So I didn't care much. It was at least interesting to see the Culture and the enemy empire, and the concept of the game of Azad itself is a cool one.
After a short interval to reflect, I've now read the second book in the series: "The Player Of Games," in which Banks has done a great job of laying out the basic precepts of his universe. I now have a much better understanding and appreciation for the complexity and scale of his vision. Indeed, I can now grasp some of the actions taken by various characters in "Consider Phlebas" and the story makes better sense to me in reflection. While the first book had autonomous "Minds" and petulant "Drones," they all seemed fanciful and somewhat nonsensical. Now I more clearly understand their actions and motives.
As for the actual story, "Player Of Games" is a tightly structured examination of one individual, the ultimate strategist and grand wizard of gaming in the galaxy. This is his story as he is inserted into a barbaric and backward empire whose social structures, religions and politics all center around a complex series of games (or one large game) from which all wealth, privilege and power is derived. Is he there as an ambassador, a subversive spy for The Culture, or just to play the game? Even he doesn't know for sure. The characters are great, the story is complex yet very fast paced and highly entertaining. There are no slow spots - just taught story telling of the highest caliber.
As with all great science fiction, there are plenty of corollaries and allusions to our real world issues, which ultimately makes the book worth reading; more than just a ripping good yarn. If you're like me, a relative newcomer to The Culture books, I cannot imagine there is a better place to start than with "The Player Of Games." I wish I had read it first, as it has given me a greater appreciation for Phlebas. I'm well an truly hooked now, and will plow on through the rest of the series with great anticipation.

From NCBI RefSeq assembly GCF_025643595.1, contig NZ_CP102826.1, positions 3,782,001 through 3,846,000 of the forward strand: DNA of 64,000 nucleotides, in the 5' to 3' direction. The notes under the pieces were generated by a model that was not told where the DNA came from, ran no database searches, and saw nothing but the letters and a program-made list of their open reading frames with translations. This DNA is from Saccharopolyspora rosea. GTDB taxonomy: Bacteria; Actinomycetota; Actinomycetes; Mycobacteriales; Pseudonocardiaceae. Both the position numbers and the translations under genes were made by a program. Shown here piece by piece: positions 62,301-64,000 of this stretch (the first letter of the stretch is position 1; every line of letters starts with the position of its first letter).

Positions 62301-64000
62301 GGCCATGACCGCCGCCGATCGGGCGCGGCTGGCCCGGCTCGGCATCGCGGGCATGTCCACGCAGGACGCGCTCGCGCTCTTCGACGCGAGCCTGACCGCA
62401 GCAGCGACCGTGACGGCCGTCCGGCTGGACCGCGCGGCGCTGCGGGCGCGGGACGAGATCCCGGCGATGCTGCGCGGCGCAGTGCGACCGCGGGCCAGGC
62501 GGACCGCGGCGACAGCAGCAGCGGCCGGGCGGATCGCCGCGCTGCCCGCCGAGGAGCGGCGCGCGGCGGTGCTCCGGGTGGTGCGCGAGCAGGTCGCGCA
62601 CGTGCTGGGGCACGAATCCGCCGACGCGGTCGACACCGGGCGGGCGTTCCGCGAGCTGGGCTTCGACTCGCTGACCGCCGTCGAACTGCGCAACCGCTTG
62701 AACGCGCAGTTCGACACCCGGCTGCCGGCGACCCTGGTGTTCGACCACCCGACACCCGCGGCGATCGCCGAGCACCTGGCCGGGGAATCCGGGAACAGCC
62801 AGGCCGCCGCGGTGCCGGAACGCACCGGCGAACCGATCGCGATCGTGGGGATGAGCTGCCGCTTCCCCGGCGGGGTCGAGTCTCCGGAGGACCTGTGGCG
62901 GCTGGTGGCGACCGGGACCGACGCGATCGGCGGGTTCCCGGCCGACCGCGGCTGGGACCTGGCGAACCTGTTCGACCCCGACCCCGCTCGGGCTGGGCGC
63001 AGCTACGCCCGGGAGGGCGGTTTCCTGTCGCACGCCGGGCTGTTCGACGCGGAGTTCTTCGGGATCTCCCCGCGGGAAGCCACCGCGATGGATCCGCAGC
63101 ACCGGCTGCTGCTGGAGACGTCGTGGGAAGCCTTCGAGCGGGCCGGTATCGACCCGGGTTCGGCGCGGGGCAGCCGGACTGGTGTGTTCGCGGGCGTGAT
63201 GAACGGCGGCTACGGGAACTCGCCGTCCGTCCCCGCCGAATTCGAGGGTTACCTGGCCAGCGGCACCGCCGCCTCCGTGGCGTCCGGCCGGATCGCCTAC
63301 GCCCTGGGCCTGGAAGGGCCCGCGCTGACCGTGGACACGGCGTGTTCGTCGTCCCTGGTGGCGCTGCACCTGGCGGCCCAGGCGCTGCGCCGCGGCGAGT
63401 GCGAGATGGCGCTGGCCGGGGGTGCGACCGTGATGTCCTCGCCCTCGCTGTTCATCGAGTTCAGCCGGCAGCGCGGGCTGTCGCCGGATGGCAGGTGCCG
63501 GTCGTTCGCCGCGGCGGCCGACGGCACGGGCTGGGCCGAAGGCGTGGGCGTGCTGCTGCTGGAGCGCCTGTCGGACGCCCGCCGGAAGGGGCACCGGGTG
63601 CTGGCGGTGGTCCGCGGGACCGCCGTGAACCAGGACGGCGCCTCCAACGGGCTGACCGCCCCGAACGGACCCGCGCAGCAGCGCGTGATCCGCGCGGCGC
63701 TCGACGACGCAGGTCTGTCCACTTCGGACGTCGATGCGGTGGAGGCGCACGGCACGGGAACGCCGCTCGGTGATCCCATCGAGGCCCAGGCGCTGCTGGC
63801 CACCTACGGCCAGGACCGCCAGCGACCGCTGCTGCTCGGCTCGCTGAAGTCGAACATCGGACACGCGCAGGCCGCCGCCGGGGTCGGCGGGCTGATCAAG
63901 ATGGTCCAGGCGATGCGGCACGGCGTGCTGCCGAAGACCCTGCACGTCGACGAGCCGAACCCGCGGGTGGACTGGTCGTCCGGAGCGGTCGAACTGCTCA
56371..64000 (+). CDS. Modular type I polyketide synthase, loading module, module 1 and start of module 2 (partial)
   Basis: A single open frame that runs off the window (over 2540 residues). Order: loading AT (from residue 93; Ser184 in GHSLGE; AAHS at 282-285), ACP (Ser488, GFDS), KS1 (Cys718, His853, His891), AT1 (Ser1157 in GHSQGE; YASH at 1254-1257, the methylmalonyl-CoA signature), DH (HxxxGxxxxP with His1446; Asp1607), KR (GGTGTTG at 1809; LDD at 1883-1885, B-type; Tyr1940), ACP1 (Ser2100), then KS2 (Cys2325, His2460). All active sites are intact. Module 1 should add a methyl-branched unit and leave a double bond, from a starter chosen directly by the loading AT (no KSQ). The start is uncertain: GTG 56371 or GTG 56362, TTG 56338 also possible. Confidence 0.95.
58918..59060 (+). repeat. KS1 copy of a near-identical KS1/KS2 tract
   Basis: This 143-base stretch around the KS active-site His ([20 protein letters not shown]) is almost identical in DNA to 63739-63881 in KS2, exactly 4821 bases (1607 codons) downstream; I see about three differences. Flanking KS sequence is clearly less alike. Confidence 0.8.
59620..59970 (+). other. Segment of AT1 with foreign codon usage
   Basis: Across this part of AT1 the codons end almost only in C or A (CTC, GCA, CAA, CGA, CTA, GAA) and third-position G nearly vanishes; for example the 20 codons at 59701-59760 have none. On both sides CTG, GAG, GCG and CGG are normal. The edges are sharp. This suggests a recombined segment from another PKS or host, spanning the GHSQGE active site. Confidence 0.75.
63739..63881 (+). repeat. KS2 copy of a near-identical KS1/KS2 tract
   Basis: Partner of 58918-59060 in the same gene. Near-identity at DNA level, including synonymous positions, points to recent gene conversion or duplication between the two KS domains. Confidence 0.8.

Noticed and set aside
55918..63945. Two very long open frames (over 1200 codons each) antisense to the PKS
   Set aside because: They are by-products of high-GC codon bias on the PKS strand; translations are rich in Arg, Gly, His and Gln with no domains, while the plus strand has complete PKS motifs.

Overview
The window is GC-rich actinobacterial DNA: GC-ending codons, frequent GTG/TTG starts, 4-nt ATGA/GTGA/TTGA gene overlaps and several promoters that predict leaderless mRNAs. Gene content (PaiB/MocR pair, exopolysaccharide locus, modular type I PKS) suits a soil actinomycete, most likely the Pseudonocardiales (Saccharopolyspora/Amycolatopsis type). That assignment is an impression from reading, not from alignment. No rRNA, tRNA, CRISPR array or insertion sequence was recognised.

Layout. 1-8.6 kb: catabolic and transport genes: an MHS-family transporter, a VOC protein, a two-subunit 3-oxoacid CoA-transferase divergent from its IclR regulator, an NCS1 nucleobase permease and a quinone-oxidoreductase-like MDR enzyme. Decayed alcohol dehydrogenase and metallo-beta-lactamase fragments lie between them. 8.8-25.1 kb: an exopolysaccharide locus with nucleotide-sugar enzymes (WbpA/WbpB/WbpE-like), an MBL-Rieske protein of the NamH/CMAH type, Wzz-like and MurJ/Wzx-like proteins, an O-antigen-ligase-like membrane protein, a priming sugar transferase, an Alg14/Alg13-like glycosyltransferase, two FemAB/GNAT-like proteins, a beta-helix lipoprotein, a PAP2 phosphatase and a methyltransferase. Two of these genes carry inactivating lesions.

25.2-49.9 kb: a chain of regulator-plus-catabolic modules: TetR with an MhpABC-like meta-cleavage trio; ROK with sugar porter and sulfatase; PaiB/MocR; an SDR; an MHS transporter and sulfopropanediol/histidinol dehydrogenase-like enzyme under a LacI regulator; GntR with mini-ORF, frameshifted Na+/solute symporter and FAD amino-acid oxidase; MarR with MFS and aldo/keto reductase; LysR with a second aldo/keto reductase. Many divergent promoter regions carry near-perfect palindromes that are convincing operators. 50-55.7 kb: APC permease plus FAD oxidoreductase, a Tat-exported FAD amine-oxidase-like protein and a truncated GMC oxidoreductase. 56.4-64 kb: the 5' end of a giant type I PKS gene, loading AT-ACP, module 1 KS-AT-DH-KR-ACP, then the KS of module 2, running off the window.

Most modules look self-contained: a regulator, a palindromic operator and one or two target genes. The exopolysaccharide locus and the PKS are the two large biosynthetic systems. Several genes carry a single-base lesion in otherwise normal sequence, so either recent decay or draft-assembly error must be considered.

Top reviews from other countries
Banks at his best has the ability to mix thought-provoking subject with gripping narratives and a wondrous imagination. I also feel that the books have a fantastical nature to them. By this, I refer to the portrayal of a world which the reader longs to be part of.
Anyone wanting to enter the Culture universe would do well to first read Banks' online essay on the Culture: "A FEW NOTES ON THE CULTURE". It's good background to the concepts introduced by the books without in any way containing spoilers.
I'm going to drop this series, I was under the impression that Ian M Banks was a great scifi author but so far I have seen nothing to suggest this, and I do not wish to continue with the Culture series.
This novel focuses on Gurgeh, a man who plays games at the highest level, who travels to a distant planetary system - the Acadian Empire - to compete in the game which shapes their society. This is a society utterly unlike the Culture - cruel, hierarchical, hypocritical - a kind of horrid blend of ancient Rome and totalitarian regimes today.
Once there Gurgeh faces challenges unlike anything he has every experienced before. The novel races along with page turning narrative, conjuring up one mental image after another. It is fantastic reading, and hasn't aged a day.
What at first might be described as Utopian Space Opera becomes more political towards the end of the novel as Gurgeh gets more involved with The Empire and their problematic style of society. We get a taste of the dystopian Iain Banks and it is not sweet.